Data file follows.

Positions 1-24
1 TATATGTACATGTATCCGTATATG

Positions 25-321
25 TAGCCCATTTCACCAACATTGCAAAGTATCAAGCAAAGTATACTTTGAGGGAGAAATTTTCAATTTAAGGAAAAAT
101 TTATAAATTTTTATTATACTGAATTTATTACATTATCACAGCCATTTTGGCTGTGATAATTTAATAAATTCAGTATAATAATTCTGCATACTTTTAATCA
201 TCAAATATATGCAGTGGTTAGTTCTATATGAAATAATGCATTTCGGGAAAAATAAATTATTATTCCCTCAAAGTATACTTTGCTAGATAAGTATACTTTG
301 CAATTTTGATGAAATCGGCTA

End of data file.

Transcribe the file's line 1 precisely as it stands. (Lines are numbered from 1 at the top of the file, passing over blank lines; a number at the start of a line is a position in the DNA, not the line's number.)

Positions 1-24